Animals , Female , Dogs , Spinal Cord Diseases/pathology , Spinal Cord Diseases/veterinary , Neurodegenerative Diseases/veterinary , Superoxide Dismutase-1 , Amyotrophic Lateral Sclerosis/veterinary , Polymerase Chain Reaction
10.
J. appl. oral sci ; 28: e20190583, 2020. tab, graf
Article in English | LILACS, BBO | ID: biblio-1090773

ABSTRACT

Abstract Genetic and epigenetic changes have been associated with periodontitis in various genes; however, little is known about genes involved in epigenetic mechanisms and in oxidative stress. Objective: This study aims to investigate the association of polymorphisms C677T in MTHFR (rs1801133) and −149C→T in DNMT3B (rs2424913), as well as the methylation profiles of MTHFR, miR-9-1, miR-9-3, SOD1, and CAT with periodontitis. The association between polymorphisms and DNA methylation profiles was also analyzed. Methodology: The population studied was composed of 100 nonsmokers of both sexes, divided into healthy and periodontitis groups. Genomic DNA was extracted from the epithelial buccal cells, which were collected through a mouthwash. Polymorphism analysis was performed through polymerase chain reaction-restriction fragment length polymorphism (PCR-RFLP), while methylation-specific PCR (MSP) or combined bisulfite restriction analysis techniques were applied for methylation analysis. Results: For DNMT3B, the T allele and the TT genotype were detected more frequently in the periodontitis group, as well as the methylated profile on the miR-9-1 promoter region. There was also a tendency towards promoter region methylation on the CAT sequence of individuals with periodontal disease. Conclusion: The polymorphism −149C→T in DNMT3B (rs2424913) and the methylated profile of the miR-9-1 promoter region are associated with periodontitis.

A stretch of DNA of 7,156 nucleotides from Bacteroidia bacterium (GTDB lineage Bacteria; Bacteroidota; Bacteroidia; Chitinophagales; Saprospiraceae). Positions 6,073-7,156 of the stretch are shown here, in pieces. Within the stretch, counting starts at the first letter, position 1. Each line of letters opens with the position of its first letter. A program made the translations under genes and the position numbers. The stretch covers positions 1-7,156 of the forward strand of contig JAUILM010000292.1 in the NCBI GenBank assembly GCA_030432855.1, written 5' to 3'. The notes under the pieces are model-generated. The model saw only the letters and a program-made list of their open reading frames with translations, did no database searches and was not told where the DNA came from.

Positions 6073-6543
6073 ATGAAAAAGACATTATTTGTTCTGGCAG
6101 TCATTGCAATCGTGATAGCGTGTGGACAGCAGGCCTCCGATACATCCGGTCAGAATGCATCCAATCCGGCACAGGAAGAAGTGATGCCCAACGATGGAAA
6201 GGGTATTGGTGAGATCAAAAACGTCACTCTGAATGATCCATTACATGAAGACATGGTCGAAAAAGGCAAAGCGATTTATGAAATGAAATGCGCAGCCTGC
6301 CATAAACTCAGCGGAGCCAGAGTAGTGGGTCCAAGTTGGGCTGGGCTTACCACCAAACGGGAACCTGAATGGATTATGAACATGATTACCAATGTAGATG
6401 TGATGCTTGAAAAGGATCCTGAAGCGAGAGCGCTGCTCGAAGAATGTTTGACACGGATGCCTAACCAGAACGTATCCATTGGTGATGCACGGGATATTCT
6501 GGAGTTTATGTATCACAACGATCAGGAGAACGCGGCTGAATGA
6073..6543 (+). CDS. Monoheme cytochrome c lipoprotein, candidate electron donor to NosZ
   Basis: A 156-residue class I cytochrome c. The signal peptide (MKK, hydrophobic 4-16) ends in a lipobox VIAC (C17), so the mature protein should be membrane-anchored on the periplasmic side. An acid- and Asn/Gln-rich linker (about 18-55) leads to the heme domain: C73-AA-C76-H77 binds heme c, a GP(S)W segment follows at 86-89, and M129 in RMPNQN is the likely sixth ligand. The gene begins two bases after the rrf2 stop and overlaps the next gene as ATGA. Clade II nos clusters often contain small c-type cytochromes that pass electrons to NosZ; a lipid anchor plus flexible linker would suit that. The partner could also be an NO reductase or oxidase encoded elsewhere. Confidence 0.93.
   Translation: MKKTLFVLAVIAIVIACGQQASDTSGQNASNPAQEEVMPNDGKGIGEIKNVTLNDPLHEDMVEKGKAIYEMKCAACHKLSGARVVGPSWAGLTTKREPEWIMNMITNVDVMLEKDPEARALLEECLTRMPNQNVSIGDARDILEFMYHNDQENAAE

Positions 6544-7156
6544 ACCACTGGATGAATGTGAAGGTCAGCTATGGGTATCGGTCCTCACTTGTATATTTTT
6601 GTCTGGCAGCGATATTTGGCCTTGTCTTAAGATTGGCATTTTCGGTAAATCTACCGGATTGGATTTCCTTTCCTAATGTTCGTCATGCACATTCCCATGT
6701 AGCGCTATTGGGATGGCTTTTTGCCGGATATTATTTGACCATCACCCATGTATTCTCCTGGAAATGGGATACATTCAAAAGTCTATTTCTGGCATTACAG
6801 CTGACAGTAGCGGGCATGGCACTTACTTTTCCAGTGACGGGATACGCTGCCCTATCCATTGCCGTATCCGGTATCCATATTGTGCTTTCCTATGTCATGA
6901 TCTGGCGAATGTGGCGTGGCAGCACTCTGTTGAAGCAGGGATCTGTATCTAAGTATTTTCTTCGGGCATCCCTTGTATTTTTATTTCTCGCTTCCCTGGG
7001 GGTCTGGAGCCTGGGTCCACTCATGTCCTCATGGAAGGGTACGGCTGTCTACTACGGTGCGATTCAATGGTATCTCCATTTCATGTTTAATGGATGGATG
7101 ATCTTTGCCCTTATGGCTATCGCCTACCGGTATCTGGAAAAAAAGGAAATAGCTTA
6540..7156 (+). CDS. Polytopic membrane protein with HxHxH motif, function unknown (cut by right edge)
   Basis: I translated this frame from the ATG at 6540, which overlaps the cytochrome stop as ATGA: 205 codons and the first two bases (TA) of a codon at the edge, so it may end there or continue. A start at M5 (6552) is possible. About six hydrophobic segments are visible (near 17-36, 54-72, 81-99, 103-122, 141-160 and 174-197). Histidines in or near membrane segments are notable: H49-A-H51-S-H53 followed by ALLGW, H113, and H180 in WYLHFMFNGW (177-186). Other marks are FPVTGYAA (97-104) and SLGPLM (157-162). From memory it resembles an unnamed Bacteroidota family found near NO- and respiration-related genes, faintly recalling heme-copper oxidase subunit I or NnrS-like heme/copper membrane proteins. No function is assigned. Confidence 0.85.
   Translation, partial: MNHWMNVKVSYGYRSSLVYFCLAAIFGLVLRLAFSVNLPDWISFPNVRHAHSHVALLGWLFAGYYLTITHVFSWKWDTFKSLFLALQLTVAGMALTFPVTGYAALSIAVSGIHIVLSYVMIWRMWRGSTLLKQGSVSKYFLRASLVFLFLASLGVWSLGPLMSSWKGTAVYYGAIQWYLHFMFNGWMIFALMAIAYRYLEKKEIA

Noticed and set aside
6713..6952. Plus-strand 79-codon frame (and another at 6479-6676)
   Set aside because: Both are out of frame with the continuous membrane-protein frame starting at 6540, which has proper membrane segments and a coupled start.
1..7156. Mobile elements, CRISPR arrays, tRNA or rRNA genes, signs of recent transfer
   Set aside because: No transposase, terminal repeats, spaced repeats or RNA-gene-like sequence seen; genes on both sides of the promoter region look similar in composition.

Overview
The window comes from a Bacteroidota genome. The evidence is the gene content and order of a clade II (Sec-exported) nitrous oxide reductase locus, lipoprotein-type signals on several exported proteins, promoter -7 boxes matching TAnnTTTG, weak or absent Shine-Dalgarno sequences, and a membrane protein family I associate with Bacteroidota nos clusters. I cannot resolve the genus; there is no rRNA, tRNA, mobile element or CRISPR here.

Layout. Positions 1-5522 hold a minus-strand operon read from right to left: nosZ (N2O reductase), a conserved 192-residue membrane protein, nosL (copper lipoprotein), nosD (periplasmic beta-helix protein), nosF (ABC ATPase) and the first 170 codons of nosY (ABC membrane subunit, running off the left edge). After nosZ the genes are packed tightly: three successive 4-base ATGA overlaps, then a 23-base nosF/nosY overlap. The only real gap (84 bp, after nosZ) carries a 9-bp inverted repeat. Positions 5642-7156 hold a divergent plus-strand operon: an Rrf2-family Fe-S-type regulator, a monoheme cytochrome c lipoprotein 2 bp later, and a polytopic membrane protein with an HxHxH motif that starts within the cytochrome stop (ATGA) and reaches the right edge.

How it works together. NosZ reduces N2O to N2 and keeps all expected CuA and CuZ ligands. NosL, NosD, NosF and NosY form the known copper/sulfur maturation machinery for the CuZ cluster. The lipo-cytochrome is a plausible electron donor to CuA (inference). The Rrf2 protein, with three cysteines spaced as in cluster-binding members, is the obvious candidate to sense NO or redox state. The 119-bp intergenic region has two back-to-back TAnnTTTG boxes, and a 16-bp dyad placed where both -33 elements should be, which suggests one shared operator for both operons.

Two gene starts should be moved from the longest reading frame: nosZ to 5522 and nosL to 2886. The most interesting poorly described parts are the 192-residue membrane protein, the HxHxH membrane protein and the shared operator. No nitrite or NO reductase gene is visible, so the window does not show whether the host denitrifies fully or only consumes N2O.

Subject(s)
Humans , Male , Female , Adult , Middle Aged , Aged , Periodontitis/genetics , Polymorphism, Genetic , DNA Methylation/genetics , MicroRNAs/genetics , DNA (Cytosine-5-)-Methyltransferases/genetics , Polymorphism, Restriction Fragment Length , Catalase/genetics , Case-Control Studies , Polymerase Chain Reaction , Methylenetetrahydrofolate Reductase (NADPH2)/genetics , Genetic Association Studies , Superoxide Dismutase-1/genetics , Genotype
11.
Gac. méd. Méx ; 155(5): 475-482, Sep.-Oct. 2019. tab, graf
Article in English | LILACS | ID: biblio-1286546

ABSTRACT